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Microbial human pathogens are constantly challenged by changing environmental conditions. They employ a number of regulatory mechanisms that impact metabolism and virulence to adapt to a given environment. We use the opportunistic human pathogen Pseudomonas aeruginosa as a model to study post-transcriptional regulation of virulence traits at the molecular level.
We employ state of the art methods in Microbiology, Genetics, Molecular Biology, Omics as well as Biophysical methods and Structural Biology to study the function of ribonucleoprotein complexes in post-transcriptional regulation.
1987: Dr. rer. nat. in Genetics, University of Munich
1987-1990: Postdoc at Texas A&M University, College Station and at the University of Colorado, Boulder, USA
1990: Group leader, Dept. of Microbiology and Genetics, University of Vienna
1996: Assoc. Prof., Dept. of Microbiology and Genetics, University of Vienna
2009: Prof. of Molecular Microbiology, University of Vienna
In P. aeruginosa the Sm-like protein Hfq contributes to post-transcriptional networks that control virulence traits including susceptibility to clinical relevant antibiotics. Hfq has been shown to exert these functions by assisting riboregulation by small regulatory RNAs, and by directly acting as a translational repressor on target mRNAs. Furthermore, Hfq has been recognized as the principle post-transcriptional regulator of catabolite repression in P. aeruginosa. It was shown to prevent ribosome loading on several mRNAs encoding catabolic enzymes. Moreover, the non-coding RNA CrcZ was shown to bind to and tosequester Hfq, which in turn abrogates Hfq-mediated translational repression. This novel mechanistic twist on Hfq function not only highlighted the central role of RNA based regulation in P. aeruginosa carbon metabolism but also broadened the view of Hfq-mediated post-transcriptional mechanisms. In addition, cross-regulation by the RNA CrcZ, i.e. sequestration of Hfq, was shown to impact on antibiotic susceptibility. Thus, harnessing metabolic regulation may provide a means to (re)-sensitize P. aeruginosa to certain antimicrobials.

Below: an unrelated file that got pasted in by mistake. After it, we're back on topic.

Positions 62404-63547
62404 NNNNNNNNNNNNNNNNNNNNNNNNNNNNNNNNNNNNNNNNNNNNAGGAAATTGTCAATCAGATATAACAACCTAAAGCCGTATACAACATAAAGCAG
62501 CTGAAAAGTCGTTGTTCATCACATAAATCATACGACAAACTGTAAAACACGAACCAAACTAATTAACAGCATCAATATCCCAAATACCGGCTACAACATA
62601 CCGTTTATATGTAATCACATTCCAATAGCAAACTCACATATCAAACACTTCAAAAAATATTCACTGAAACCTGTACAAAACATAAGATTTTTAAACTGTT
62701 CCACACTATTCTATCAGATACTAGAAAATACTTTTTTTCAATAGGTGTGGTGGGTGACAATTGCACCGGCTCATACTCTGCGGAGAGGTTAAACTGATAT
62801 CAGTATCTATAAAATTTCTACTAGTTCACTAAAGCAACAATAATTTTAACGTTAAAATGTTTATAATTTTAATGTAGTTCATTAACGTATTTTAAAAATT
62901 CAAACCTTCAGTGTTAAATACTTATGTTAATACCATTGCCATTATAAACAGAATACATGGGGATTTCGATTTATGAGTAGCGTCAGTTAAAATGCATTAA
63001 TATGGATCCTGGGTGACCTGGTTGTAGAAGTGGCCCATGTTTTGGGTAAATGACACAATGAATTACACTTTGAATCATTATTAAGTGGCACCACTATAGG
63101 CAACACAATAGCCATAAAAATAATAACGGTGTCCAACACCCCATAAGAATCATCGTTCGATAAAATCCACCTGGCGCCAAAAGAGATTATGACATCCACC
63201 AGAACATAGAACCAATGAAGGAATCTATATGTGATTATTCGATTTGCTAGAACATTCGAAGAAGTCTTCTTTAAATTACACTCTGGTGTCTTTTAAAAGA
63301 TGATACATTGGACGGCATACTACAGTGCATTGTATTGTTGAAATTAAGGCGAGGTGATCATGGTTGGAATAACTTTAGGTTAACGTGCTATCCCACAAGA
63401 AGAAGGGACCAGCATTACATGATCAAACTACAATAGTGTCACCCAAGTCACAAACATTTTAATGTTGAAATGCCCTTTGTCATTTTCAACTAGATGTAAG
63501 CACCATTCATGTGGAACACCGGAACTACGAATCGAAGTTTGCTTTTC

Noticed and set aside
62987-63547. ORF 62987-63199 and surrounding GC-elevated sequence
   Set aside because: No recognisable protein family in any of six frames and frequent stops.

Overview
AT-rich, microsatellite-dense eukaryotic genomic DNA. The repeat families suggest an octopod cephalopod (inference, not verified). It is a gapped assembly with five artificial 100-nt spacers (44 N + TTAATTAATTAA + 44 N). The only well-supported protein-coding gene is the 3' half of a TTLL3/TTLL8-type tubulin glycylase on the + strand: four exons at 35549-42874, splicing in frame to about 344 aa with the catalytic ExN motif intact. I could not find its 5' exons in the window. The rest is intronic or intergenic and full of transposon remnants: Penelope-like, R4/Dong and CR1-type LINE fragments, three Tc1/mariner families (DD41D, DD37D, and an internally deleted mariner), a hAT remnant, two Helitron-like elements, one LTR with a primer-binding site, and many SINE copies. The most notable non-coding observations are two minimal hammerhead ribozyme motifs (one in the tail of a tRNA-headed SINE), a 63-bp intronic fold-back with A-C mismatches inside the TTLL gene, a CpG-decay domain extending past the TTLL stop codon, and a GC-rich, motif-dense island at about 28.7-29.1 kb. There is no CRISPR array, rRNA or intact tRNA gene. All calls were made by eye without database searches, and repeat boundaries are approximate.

The carbon catabolite repression protein Crc is required for full translational repression of catabolic genes by Hfq. Extensive studies showed that Hfq forms a regulatory complex with Crc. Cryo-EM studies in collaboration with B. Luisi´s group in Cambridge revealed how Hfq cooperates with Crc to regulate translation, and provided a structural basis for an RNA code that guides global regulators to interact cooperatively and regulate different RNA targets.
Another research focus is directed towards a better understanding of post-transcriptional regulatory mechanisms in the crenarchaeon Sulfolobus solfataricus. Previous studies revealed the sequence of events in archaeal translation initiation as well as unprecedented function(s) of archaeal translation initiation factors. Our current studies concentrate on the elucidation of the function of archaeal SmAP proteins in S. solfataricus RNA turnover.
Regulation of Hfq by the RNA CrcZ in Pseudomonas aeruginosa carbon catabolite repression.
Sonnleitner, Elisabeth; Bläsi, Udo
Back to translation: removal of aIF2 from the 5'-end of mRNAs by translation recovery factor in the crenarchaeon Sulfolobus solfataricus.
Märtens, Birgit; Manoharadas, Salim; Hasenöhrl, David; Zeichen, Lukas; Bläsi, Udo
Antisense regulation by transposon-derived RNAs in the hyperthermophilic archaeon Sulfolobus solfataricus.
Märtens, Birgit; Manoharadas, Salim; Hasenöhrl, David; Manica, Andrea; Bläsi, Udo
The Group Bläsi participates in the special Doctoral Program "RNA Biology" reviewed and funded by the Austrian Science Fund FWF.
The Group Bläsi participates in the Special Research Program (SFB) "RNA-Reg - RNA regulation of the transcriptome" funded by the Austrian Science Fund FWF. SFB's are peer-reviewed, highly interactive research networks, established to foster long-term, interdisciplinary co-operation of local research groups working on the frontiers of their thematic areas.